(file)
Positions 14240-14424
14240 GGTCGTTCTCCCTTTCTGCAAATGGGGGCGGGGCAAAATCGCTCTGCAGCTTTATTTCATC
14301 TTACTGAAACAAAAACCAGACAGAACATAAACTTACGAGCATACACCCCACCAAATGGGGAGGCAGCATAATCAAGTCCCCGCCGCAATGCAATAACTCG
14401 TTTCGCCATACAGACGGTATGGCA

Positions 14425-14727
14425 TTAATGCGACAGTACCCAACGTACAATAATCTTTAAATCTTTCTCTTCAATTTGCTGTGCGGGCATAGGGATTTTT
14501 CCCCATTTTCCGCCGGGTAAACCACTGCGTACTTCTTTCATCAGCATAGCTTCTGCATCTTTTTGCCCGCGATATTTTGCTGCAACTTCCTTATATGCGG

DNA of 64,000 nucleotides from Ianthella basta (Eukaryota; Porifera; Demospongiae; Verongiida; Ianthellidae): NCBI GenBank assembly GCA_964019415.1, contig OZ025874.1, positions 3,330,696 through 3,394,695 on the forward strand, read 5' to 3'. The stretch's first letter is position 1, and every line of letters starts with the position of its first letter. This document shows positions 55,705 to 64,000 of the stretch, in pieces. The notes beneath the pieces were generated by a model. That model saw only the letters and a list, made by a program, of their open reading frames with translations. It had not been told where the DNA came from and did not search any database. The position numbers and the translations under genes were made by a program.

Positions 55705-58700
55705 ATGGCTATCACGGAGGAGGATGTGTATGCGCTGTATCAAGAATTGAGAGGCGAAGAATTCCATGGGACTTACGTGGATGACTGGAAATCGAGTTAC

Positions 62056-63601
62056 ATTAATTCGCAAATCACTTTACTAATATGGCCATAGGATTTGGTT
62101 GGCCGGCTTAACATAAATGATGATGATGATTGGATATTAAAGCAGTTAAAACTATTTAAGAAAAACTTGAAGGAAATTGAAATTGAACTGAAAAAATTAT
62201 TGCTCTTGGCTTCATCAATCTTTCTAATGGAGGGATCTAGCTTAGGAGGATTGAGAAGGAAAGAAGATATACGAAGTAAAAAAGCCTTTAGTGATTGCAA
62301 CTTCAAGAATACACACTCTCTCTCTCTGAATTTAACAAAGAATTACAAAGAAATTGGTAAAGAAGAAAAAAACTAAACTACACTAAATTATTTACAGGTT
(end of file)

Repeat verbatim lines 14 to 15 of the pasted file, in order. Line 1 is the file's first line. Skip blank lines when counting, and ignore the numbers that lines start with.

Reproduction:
62201 TGCTCTTGGCTTCATCAATCTTTCTAATGGAGGGATCTAGCTTAGGAGGATTGAGAAGGAAAGAAGATATACGAAGTAAAAAAGCCTTTAGTGATTGCAA
62301 CTTCAAGAATACACACTCTCTCTCTCTGAATTTAACAAAGAATTACAAAGAAATTGGTAAAGAAGAAAAAAACTAAACTACACTAAATTATTTACAGGTT